Sunday, September 28, 2008
I'm not bitter, in anyway-just would like things to change. I still love the gospel and support my leaders. I'm still called to serve Him.
Sunday, September 21, 2008
The other night, my friends and I held a packing party which consisted of cardboard boxes, name calling and things that would frighten fish! But we all had an extremely fun time.
Around 1030, Clairee discovers her need for pie. We set out on a journey for any pie Baton Rouge could offer. We stopped at IHOP, which was fruitless, to say the least. We were seated promptly by a woman with too much hair for one head. Then proceeded to wait a good 5 or so minutes before deciding we should try somewhere else. Not only did no one come to greet us, IHOP doesn't even sell pie-what 24 hour establishment doesn't sell pie??!?!??!!!
Our travels took us next to Waffle House. I know they serve pie, I've eaten it! After deciding there were five of us and we all could not fit in a four person booth, we determined we'd find nourishment elsewhere. That's when the magical words rang like birds singing on a summer's morn; unless that morn is Saturday before 9am and you're trying to sleep and loudmouth Snow White-wanna-be bird won't shut up! We heard, PLUCKER'S! No, not plucking the loud bird, Plucker's-known for their wings by most. But Clairee, Ouizer and I know them for their delicious Chicken Nachos. Although, Clairee was not in search of Nachos this eve', oh no. She was in search of another Plucker's delicacy...the Fried Twinkee. That's right, we fry everything in the south, I've even had friend Oreos-oh, heaven will have those!
On our way through the great campus of LSU to the magical land of fried fatness, we stopped by an old friend, Mike.
Mike is none other than the mascot of the 2008 National State football Champs! The funny part is we didn't think he'd even come out. We walked around his cage for a little while. And when I say cage, this is no ordinary cage. This is a 15,000 sq foot enclosure to house this wonderful mammal. It is gorgeous! Anyway, we walked around it and as if cued for his entrance, he appeared. We were so happy. He even posed for us for a bit, but we only got back shots of him. As if to say, "this is my better side." But he seriously came over to us, plopped down and sat for about 10 minutes. Then he laid down to nap. Such a camera whore.Now, for those of you who may be scared of death defying feats, please do not read any further. No-DON'T! It could be too dangerous for you to view. For, what I'm about to show you has never been attempted by anyone before with a purple shirt on. Please, please, don't try this at home.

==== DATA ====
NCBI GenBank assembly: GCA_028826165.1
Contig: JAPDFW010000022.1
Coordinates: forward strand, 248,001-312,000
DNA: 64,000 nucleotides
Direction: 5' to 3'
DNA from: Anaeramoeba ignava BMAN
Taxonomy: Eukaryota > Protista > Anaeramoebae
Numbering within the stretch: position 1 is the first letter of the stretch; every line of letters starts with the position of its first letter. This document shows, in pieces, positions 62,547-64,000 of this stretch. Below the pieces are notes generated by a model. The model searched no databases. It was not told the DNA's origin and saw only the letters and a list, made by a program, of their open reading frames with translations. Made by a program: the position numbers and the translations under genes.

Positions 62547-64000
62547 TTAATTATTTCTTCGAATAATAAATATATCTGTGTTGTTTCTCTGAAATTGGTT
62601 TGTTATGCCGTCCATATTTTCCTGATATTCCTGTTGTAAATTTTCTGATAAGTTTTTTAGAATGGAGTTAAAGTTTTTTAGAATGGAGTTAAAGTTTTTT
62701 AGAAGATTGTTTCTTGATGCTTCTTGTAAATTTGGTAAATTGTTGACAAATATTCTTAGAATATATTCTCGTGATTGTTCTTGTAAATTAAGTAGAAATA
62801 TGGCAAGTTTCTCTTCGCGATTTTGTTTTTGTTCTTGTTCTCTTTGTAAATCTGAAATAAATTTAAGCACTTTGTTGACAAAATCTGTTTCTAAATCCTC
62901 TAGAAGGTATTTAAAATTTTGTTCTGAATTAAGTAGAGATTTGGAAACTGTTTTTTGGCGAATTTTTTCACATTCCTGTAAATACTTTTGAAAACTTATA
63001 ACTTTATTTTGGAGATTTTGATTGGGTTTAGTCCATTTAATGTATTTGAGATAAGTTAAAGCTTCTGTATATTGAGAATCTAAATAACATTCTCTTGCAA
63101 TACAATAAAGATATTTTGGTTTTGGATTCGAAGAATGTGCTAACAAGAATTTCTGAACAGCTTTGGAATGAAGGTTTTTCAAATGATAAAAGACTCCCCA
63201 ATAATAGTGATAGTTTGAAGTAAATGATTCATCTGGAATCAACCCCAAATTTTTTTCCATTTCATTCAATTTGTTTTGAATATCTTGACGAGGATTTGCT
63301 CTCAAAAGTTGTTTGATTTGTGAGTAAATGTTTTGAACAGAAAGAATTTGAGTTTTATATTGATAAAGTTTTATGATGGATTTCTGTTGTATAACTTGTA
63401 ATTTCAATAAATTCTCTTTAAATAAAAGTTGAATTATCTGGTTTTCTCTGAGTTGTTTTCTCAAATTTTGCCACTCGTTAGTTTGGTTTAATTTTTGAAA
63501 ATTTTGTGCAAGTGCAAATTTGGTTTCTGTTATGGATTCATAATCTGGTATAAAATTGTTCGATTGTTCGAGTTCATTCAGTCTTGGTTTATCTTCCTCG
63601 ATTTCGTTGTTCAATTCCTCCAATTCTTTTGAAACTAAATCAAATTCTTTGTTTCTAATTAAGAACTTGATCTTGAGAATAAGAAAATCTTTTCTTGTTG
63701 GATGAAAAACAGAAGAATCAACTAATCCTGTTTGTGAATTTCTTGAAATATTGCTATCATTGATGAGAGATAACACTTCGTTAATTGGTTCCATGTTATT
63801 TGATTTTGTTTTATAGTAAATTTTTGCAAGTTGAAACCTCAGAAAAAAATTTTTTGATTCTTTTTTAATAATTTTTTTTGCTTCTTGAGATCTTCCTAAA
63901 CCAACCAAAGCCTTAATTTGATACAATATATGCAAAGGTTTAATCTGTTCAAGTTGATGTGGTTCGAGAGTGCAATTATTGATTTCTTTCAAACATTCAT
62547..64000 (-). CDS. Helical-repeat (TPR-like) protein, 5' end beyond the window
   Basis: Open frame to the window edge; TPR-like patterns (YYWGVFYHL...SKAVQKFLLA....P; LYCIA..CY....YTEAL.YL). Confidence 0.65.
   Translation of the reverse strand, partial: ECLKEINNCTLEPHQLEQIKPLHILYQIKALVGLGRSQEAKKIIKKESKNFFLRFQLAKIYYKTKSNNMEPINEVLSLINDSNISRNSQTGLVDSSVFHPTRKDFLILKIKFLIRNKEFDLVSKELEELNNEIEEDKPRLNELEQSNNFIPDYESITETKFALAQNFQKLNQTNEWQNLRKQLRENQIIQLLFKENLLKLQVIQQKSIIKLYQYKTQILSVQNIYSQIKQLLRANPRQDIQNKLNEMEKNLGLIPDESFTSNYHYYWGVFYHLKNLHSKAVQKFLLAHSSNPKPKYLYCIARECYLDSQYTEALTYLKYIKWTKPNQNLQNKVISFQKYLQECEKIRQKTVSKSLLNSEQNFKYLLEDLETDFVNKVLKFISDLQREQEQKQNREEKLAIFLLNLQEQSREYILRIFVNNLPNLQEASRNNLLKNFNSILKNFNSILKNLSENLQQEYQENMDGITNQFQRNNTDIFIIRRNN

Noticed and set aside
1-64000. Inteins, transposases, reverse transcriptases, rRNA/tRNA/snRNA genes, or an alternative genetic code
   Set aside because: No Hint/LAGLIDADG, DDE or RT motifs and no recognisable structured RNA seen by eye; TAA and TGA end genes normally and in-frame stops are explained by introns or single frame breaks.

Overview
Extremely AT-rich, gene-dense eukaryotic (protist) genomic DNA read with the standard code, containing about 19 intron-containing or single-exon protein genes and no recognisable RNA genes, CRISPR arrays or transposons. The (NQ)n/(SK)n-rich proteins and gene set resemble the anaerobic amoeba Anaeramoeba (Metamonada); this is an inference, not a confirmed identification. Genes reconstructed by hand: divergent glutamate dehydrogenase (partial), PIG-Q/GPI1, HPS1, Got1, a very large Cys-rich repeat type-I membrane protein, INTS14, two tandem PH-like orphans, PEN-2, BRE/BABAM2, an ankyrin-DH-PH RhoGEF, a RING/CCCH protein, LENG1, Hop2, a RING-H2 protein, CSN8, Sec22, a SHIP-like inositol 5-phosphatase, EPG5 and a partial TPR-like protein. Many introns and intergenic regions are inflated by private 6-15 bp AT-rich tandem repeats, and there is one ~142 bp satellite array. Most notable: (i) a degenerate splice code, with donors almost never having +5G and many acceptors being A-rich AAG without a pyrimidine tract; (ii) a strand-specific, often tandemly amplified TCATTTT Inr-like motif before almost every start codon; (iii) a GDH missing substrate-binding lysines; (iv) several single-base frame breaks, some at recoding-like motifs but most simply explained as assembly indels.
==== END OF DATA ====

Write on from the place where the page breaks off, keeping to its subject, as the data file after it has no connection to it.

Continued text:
After our "feat" with Mike, we pressed on to our destination of Plucker's. Fun and a sense of nausea was had by all. Fried Twinkee's are great, but at 1130 at night, they too can be dangerous!
Friday, September 19, 2008
Recently, Glenda and I went to my first Southern game. It was very impressive. Roomie, the mascot, had an unveiling. Although I am oh so interested in sports galore, we left at half time, but not before the fire-refic display of music and fire works to reintroduce the new Roomie, with muscles and real animal fur as part of his new costume. Realistically, it was entertaining and well done!
Two things I want to mention.
I don't hate sports, but I don't enjoy watching them either. If I am attending a sporting event, it's more for the fun and the people as opposed to the actual event. If I drank, I'd be one helluva tail-gaitor! It was a lot of fun, though-especially since I know who Roomie is, shhhhh!!
Secondly, Louisianians are some hard core fools when it comes to our college football. We were out there with Panchos, during the aftermath of Ike. It dumped on us pretty good for a little while.
Also, I'm listing an e-mail of just how crazy we people are here in the south, hope y'all enjoy! We may not always be singing in the rain but it doesn't get us down either!
Please read it, it's all very true!
Gustav's Guide to Hurricane Survival
Lessons Learned During and
The hurricane grouch quotient can be calculated by adding the number of children and pets in a home without power, multiplied by the number of days quoted on the Entergy telephone recording, divided by the number of fans or portable air conditioners powered by your home generator, (however if you were last in line at Home Depot and have no generator then multiply by the daily high for that day reported by either Pat Shingleton or Jay Grymes), then add the number of trips to the washateria and the days left until school opens. Discount by the percentage of time spent at neighbors who have power. Recalculate as often as necessary
No matter how many times you flick the switch, lights don't work without electricity.
Vienna sausages only appear on the food pyramid during .
Gas mileage is recalculated based on miles per fume.
Lovebugs do not disappear in 80mph wind gusts.
Disasters can cancel one LSU football game but there will be even bigger casualties if we cancel two.
Despite protests, kids can re-live their parents' youth when there were only 3 tv channels!
Cats are even more irritating without power.
without traffic lights resembles Mexico City, Rome, Los Angeles and New York City all rolled into a single snarl.
A 7 lb bag of ice will chill 6-12 oz beers to a drinkable temperature in 11 minutes, and still keep a 14 lb. turkey frozen for 8 more hours.
There are/were a lot of really big trees around here!
Just because you're 18 doesn't mean you can stay out as late as you want. Mayor Holden meant business when he said curfew.
People will get into a line that has already formed without having any idea what the line is for.
Calories consumed during a hurricane or do not count.
Telemarketers function no matter what the weather is doing. New Delhi does not check the weather report in Baton Rouge.
Most popular text message after September 1: do u hve pwr